Clickbank Products


April 2014
« Apr    

Clickbank Products

Overview and Introduction to the z-Transform (Polynomial & Rational Functions)

We introduce the z-transform bringing polynomials and rational functions to help analyze linear discrete-time systems. The discrete-time convolution (or FIR convolution) is equivalent to polynomial multiplication and algebraic operations in the z transform domain can be translated as combining or decomposing linear time-invariant (LTI) systems. The most common z-transforms are rational functions, that is, the numerator polynomial divided by the denominator polynomial.

We consider three representations of signals and systems. The first one, the time-domain or n-domain, involves sequences, impulse responses and differences. The next representation is the frequency or w-domain (omega-domain). Here, we consider frequency responses and spectrum descriptions. Finally and most important when analyzing discrete-time systems is the z-domain. This consist of z transforms, operators, and poles and zeros.

One application of the z-transform is the use of the discrete-time convolution mentioned earlier. Here, the operation in the z-domain or z-transform domain involves multiplication between two polynomials. We’ll see its the multiplication between the z transform of the input signal and the z-transform of the system or filter.

The above application shows the value of having three different domain representation. A difficult analysis in one domain (discrete-time convolution) is simpler to analyze in the other domain (in this case the z-transform domain involving polynomial multiplication).

Therefore, having increased understanding will result form developing skills for moving from one representation to another. The z transform domain exists primarily for its mathematical convenience in analyzing and synthesizing discrete-time signals and systems.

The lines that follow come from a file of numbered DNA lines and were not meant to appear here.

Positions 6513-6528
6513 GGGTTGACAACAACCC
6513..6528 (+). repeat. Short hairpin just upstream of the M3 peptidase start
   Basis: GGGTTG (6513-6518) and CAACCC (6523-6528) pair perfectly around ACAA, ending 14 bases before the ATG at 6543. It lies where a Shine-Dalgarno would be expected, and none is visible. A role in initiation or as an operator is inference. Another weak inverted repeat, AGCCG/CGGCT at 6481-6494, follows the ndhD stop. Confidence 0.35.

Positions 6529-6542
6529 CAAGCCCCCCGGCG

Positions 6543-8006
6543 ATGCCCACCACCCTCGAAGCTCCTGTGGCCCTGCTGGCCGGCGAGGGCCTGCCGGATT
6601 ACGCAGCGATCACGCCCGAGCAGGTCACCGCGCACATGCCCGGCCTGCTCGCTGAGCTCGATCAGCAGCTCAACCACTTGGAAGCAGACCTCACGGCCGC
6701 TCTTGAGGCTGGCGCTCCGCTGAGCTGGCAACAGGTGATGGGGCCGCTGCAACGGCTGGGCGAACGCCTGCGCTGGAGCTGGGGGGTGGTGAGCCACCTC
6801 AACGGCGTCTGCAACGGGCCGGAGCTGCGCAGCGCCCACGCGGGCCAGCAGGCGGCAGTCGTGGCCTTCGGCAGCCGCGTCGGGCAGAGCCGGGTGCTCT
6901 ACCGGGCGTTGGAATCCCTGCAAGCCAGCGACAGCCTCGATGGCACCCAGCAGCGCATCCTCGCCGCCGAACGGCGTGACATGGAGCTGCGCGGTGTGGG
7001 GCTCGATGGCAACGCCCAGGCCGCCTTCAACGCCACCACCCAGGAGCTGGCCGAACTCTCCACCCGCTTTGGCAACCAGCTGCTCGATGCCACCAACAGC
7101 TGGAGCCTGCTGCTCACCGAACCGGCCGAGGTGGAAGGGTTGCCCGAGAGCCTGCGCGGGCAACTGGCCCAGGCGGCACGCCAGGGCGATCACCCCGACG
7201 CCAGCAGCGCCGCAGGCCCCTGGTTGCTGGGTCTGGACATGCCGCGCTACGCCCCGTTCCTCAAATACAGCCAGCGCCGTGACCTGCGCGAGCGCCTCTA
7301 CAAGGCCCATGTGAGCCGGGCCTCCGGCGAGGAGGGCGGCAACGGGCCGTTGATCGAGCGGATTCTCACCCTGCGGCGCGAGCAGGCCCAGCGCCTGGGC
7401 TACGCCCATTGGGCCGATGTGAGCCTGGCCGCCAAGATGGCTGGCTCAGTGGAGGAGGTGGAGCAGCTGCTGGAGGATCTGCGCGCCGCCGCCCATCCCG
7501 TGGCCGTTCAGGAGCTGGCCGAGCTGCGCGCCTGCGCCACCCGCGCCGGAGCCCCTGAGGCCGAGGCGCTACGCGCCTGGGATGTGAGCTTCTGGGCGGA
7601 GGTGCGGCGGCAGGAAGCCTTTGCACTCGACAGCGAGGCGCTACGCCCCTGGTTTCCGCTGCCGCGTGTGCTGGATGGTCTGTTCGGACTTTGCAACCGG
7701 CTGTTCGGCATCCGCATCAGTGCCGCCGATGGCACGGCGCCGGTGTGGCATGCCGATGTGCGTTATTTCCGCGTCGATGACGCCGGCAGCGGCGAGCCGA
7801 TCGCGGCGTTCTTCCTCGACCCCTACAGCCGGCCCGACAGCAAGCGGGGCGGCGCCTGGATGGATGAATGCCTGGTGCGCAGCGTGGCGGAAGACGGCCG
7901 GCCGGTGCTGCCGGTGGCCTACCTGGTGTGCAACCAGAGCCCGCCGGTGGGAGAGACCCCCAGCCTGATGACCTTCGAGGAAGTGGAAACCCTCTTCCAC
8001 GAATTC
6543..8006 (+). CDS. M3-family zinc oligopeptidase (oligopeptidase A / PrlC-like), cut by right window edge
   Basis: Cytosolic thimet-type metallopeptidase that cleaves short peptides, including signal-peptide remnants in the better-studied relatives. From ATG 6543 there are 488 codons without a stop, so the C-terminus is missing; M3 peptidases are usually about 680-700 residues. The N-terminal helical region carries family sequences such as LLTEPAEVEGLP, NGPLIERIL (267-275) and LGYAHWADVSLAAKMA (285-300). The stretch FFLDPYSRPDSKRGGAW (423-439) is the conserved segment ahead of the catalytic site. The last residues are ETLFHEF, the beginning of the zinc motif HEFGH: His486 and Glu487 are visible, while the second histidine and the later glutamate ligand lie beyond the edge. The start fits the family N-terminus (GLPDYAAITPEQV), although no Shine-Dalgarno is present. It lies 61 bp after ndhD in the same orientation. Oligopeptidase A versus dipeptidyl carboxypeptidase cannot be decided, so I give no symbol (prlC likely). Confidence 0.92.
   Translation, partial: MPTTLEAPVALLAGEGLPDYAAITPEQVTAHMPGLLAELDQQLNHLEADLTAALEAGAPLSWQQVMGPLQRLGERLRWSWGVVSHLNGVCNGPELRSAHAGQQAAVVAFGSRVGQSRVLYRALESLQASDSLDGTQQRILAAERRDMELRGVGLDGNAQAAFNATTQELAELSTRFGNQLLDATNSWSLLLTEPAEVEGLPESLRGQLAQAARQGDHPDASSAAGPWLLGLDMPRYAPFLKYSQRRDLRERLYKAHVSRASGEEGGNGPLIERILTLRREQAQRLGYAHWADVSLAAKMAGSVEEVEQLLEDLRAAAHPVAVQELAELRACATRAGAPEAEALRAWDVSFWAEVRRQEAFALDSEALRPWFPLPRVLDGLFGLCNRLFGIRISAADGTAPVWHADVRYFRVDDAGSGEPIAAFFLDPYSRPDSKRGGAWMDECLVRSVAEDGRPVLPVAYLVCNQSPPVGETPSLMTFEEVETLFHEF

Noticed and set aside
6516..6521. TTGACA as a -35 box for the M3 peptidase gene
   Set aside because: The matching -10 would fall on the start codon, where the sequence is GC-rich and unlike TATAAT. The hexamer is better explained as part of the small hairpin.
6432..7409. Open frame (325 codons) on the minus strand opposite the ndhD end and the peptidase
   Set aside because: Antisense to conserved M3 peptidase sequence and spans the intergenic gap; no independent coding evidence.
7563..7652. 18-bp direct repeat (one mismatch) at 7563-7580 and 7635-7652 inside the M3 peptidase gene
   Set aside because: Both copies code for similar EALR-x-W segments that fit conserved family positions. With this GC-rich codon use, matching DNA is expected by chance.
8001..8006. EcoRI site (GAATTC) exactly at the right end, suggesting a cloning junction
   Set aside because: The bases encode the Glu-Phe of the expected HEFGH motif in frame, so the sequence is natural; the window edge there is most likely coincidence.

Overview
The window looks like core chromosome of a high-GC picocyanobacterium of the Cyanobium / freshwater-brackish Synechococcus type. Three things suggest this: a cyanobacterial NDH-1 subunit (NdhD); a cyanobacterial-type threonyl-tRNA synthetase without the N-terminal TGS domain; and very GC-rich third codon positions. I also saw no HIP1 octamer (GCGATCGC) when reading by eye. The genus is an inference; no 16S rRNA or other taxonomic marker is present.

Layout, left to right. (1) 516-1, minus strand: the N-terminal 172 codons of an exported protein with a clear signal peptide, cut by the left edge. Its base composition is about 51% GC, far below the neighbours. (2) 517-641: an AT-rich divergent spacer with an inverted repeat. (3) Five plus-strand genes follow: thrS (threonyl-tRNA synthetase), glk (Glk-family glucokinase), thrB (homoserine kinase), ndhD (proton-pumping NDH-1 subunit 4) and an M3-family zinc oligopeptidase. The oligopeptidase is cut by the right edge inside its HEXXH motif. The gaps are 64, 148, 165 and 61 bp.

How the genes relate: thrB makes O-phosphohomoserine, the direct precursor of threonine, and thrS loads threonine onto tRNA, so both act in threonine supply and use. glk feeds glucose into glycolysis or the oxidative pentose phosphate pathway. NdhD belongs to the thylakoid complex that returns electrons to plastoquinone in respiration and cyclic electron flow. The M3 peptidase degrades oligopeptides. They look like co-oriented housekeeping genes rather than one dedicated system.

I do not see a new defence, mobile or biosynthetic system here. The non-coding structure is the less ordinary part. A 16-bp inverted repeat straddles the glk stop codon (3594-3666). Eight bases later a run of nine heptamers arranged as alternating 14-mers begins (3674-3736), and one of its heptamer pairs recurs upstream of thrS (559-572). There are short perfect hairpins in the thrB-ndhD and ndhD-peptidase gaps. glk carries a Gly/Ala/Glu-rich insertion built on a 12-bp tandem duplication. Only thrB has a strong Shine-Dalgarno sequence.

Several videos will be presented elaborating the importance of the z transform. Below are some references on the digital signal processing using z transforms.

Some of the links in the post above are “affiliate links.” This means if you click on the link and purchase the item, we will receive an affiliate commission. Regardless, we only recommend products or services we believe will add value to our readers.

Related posts:

  1. Laplace Transform Video Tutorial and Inverse Laplace Transform Tutorial – Part 1 Here is one of my early videos I did using...
  2. Matlab Examples: Review of Discrete Convolution Sum Using Matlab Here is a review of the discrete convolution sum including...
  3. Laplace Transform Tutorial with Examples (Constant and Ramp Functions) Here is the first of a series of videos on...
  4. Laplace Transform Examples – Part 2 Laplace Transform is one of the most important analytical tools...
  5. Convolution Sum for Discrete-Time Systems Below is an introduction to the convolution sum for discrete-time...

Leave a Reply